Panel recalls Elliott controversy
Faculty at Midwestern Seminary reflect on what one panelist called among the top-five all-time SBC controversies.
Correction: This story was updated after posting to correct an error in the sixth paragraph.
By Bob Allen
Midwestern Baptist Theological Seminary convened a panel Sept. 11 for a 50-year retrospective on a controversy that many believe planted seeds for the so-called “conservative resurgence” in the Southern Baptist Convention beginning in 1979.
Jason Allen, president of the SBC seminary in Kansas City, Mo., described uproar over Ralph Elliott’s 1961 Broadman Press book The Message of Genesis as one of the top-five controversies in the history of the nation’s second-largest faith group founded in 1845.
“Fifty years isn’t very long when you consider the vast expanse of history, but it is long enough to reflect and to be able to gauge what has happened and what we can learn from it,” Allen said.
Allen traced roots of the conflict to the founding of Midwestern Seminary established by vote of the Southern Baptist Convention in 1957.
“You can’t think of the founding of this seminary without looking eastward to Southern Seminary in Louisville,” he said. “The reason I say that is because almost the exact same time this seminary was founded there was a massive controversy in Louisville that led to dismissal of 13 professors and a dramatic relocation from there. Many of those professors came here. Many of those professors went to Southeastern Seminary, and the theological liberalism that was at Southern — and in some ways was at all our seminaries — made a dramatic spread in light of that controversy.”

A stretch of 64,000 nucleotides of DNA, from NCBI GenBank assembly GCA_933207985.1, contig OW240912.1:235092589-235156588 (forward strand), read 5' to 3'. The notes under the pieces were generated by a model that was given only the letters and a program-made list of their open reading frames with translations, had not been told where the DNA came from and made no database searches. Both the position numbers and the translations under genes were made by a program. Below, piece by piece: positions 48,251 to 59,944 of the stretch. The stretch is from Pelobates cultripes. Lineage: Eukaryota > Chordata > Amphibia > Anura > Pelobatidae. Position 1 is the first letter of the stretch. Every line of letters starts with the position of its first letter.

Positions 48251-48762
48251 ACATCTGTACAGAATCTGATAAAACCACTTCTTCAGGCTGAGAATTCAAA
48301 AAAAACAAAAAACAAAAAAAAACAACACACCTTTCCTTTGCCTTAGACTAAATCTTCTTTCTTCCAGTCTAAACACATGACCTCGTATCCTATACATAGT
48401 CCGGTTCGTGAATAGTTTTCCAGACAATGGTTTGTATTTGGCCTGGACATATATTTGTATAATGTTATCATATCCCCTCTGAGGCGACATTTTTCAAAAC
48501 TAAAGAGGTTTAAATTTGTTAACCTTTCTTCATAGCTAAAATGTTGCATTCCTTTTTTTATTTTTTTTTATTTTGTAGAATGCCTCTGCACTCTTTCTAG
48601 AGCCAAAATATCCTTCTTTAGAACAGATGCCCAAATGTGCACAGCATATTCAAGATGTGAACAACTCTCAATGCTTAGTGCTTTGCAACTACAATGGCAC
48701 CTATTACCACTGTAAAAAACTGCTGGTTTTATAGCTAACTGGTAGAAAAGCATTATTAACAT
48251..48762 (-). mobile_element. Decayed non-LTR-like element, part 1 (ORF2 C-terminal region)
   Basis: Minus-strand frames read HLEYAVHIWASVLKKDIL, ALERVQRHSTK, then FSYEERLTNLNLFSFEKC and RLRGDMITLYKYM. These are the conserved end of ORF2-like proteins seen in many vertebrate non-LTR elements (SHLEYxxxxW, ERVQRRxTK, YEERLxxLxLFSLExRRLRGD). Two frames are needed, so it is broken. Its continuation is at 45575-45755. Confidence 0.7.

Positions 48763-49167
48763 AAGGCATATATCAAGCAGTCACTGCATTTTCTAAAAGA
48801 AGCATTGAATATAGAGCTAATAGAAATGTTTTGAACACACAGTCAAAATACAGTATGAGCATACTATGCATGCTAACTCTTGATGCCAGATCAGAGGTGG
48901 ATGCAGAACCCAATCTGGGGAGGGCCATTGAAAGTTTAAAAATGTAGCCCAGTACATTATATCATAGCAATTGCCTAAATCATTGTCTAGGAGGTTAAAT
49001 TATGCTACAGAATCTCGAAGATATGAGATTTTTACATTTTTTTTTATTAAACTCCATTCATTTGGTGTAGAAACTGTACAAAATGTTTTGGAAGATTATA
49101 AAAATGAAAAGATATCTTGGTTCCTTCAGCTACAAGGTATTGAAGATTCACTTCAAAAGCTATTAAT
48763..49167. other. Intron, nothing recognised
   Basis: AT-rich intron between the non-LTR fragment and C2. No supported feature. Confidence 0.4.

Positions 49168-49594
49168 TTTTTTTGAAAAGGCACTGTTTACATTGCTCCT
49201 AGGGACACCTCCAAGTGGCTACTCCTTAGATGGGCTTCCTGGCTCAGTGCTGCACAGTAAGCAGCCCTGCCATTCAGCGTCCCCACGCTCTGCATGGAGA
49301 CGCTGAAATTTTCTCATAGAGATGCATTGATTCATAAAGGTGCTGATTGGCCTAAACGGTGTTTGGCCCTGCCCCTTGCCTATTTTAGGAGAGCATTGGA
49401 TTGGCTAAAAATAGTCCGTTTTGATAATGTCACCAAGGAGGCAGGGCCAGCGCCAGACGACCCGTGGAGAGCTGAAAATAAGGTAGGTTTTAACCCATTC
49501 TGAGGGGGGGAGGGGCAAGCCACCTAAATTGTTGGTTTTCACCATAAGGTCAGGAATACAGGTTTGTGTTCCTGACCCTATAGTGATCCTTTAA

Ralph Elliott was the first member elected to join Midwestern’s first faculty as professor of Old Testament and Hebrew. After the move, he completed the book he started at Southern Seminary, in which he took a symbolic rather than literal approach to Genesis by stressing its “theological and religious purpose.”
Critics charged the work denied the historicity of the first 11 chapters of Genesis. K. Owen White, pastor of First Baptist Church in Houston, responded with a widely distributed essay titled “Death in the Pot,” based on 2 Kings, 4:40, which labeled Elliott’s book “liberalism pure and simple.”
Fearing the controversy would split the SBC, the 1962 convention voted to form a special committee to study the 1925 Baptist Faith and Message and bring a report the following year. The committee revised the confession of faith adopted during the fundamentalist-modernist controversy of the 1920s with adjustments that came to be known as the Baptist Faith and Message of 1963.
Midwestern’s trustees eventually fired Elliott, not for heresy, but for insubordination after he refused a request not to offer his controversial book for republication.
Greg Wills, dean of Southern Baptist Theological Seminary's school of theology, cited “extreme challenges” to traditional beliefs that drove the controversy.